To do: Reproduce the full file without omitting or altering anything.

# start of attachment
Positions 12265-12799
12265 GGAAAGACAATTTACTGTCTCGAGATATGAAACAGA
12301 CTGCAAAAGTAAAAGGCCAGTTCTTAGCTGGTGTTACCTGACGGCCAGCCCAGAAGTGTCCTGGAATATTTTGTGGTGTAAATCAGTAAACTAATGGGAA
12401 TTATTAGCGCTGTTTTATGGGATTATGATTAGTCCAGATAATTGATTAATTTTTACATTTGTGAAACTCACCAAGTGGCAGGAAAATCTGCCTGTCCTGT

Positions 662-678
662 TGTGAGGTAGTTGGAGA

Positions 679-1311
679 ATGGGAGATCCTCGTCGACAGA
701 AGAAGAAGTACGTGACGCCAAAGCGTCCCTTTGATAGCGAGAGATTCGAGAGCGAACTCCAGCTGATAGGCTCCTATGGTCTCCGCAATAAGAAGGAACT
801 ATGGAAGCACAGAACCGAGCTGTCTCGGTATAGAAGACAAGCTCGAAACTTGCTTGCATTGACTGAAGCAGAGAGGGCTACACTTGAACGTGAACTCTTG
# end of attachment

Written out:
Positions 12265-12799
12265 GGAAAGACAATTTACTGTCTCGAGATATGAAACAGA
12301 CTGCAAAAGTAAAAGGCCAGTTCTTAGCTGGTGTTACCTGACGGCCAGCCCAGAAGTGTCCTGGAATATTTTGTGGTGTAAATCAGTAAACTAATGGGAA
12401 TTATTAGCGCTGTTTTATGGGATTATGATTAGTCCAGATAATTGATTAATTTTTACATTTGTGAAACTCACCAAGTGGCAGGAAAATCTGCCTGTCCTGT

Positions 662-678
662 TGTGAGGTAGTTGGAGA

Positions 679-1311
679 ATGGGAGATCCTCGTCGACAGA
701 AGAAGAAGTACGTGACGCCAAAGCGTCCCTTTGATAGCGAGAGATTCGAGAGCGAACTCCAGCTGATAGGCTCCTATGGTCTCCGCAATAAGAAGGAACT
801 ATGGAAGCACAGAACCGAGCTGTCTCGGTATAGAAGACAAGCTCGAAACTTGCTTGCATTGACTGAAGCAGAGAGGGCTACACTTGAACGTGAACTCTTG